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Oaxaca A midsummer’s getaway

The Union StaffThe open air market at Oaxaca is one of the largest in the world. Booths run down aisles with no end in sight, and local vendors sell their wares from carpets on the ground.
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Taking a writing retreat in Oaxaca, Mexico, offered the perfect getaway combination for a midsummer vacation. It provided a unique location, a creative challenge and a chance to experience Old World culture and charm.

The city of Oaxaca (pronounced wa-HA-ka) is the capital of the state of Oaxaca, about 300 miles south of Mexico City. The city is more than 5,000 feet above sea level in a valley surrounded by mountains. The climate is temperate with little humidity, sunny days and cool nights.

A mixture of Spanish and Indian influence is seen in the art, architecture, churches, ruins, villages, farms and city of 350,000.



My nine fellow travelers and I were fortunate to have the pleasurable companionship of two local women who acted as interpreters, chauffeurs, guides and friends. They greeted us at Oaxaca’s small, convenient (no hassles) airport and took us straight to a family-run bed and breakfast, the perfect spot to be inspired to write.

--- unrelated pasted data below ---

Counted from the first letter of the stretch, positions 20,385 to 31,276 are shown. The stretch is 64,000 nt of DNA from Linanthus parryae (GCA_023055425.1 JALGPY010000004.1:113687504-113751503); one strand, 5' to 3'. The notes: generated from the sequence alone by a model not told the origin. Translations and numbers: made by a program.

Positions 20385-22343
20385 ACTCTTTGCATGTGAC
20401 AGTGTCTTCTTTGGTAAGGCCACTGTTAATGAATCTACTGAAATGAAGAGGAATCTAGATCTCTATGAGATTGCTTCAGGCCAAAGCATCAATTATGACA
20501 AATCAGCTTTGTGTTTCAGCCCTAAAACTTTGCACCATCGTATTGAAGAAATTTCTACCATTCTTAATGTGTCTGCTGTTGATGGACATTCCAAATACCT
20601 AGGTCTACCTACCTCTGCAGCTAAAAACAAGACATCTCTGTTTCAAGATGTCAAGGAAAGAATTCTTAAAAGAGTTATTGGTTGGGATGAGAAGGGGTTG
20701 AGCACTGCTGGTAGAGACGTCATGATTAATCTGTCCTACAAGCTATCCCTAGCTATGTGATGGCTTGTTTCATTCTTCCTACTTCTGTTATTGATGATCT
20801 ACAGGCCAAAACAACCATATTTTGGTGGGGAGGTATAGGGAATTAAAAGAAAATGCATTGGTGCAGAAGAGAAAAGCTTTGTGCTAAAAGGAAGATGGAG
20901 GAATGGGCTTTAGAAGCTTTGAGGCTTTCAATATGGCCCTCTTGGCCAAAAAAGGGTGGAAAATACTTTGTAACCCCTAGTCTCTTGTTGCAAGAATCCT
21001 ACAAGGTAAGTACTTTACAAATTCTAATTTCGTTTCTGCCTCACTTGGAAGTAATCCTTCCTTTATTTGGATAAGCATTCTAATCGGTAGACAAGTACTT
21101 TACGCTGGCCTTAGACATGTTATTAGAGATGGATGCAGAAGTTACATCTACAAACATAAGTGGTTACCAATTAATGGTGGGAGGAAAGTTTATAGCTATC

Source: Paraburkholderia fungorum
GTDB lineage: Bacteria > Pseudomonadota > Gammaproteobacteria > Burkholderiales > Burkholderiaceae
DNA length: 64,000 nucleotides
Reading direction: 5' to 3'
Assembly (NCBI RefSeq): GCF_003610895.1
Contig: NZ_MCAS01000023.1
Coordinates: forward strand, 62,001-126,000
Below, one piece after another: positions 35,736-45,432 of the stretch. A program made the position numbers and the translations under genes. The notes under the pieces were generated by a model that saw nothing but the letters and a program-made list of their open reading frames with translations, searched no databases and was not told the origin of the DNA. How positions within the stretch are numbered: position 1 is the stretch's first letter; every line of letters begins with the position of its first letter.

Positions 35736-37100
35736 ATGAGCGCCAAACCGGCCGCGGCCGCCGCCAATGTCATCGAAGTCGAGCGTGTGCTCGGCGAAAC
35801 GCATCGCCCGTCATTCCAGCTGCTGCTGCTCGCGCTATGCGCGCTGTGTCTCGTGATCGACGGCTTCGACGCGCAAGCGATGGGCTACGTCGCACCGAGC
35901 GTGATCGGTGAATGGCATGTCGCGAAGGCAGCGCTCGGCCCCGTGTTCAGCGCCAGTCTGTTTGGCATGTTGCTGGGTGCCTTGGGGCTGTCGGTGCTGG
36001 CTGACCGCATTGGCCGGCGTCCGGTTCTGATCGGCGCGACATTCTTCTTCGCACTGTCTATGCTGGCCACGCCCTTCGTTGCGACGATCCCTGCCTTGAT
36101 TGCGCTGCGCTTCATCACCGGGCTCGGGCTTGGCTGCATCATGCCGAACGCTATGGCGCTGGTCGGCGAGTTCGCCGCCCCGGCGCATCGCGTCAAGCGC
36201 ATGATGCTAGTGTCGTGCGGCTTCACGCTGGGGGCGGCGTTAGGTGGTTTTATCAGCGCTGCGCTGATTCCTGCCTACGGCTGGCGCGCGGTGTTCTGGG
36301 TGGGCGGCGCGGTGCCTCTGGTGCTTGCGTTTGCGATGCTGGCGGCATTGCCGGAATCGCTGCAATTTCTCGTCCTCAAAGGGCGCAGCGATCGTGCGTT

Its open courtyard was filled with bougainvillea vines that climbed above the second floor. The charm of the courtyard’s flowerbeds made an inviting afternoon gathering place. Our rooms were traditionally decorated, each with its own personality, color and crafts. The rooftop patio was a wonderful place to watch the sun set over the city, surrounding valleys and mountains.




After a morning of writing, we were treated to platters of tropical fruits, pan dulce (pastries), fresh-squeezed orange juice and a new entree each day – the perfect way to start our day of touring and writing.

One leisurely tour we took was to the Monte Alban ruins. From 500 B.C. to 750 A.D., Monte Alban was the capital of Zapotec culture. The Zapotecs were among the first Mesoamericans to use numbers and a calendar.

The contents of Tomb 7 are on display at the extensive and elegant cultural museum in the Santo Domingo church complex. Native vendors sold copies of the tomb’s funerary figures. Standing in the middle of an abandoned ball court, our tour guide told us that being allowed to sacrifice oneself to the gods was the highest honor the players could win.

The Monte Alban Museum, with its displays of pre-Hispanic vases, masks, bowls and statuary, helped put together pieces of the historic puzzle of the changing cultural regimes that once thrived in the mountains of Oaxaca.

Sixteen indigenous languages are still spoken in the state. We heard the Zapotec language in the village of Teotitlan del Valle, which is renowned for its tapestries and woven wool rugs. We saw a bit of the process of grinding the cochineal, an insect that lives on cacti, into a powder used to make a brilliant red dye. The grinding can take up to four hours, the boiling of the wool another 10 hours, and the actual weaving of rugs anywhere from a week to several months, depending on the size and complexity of the design.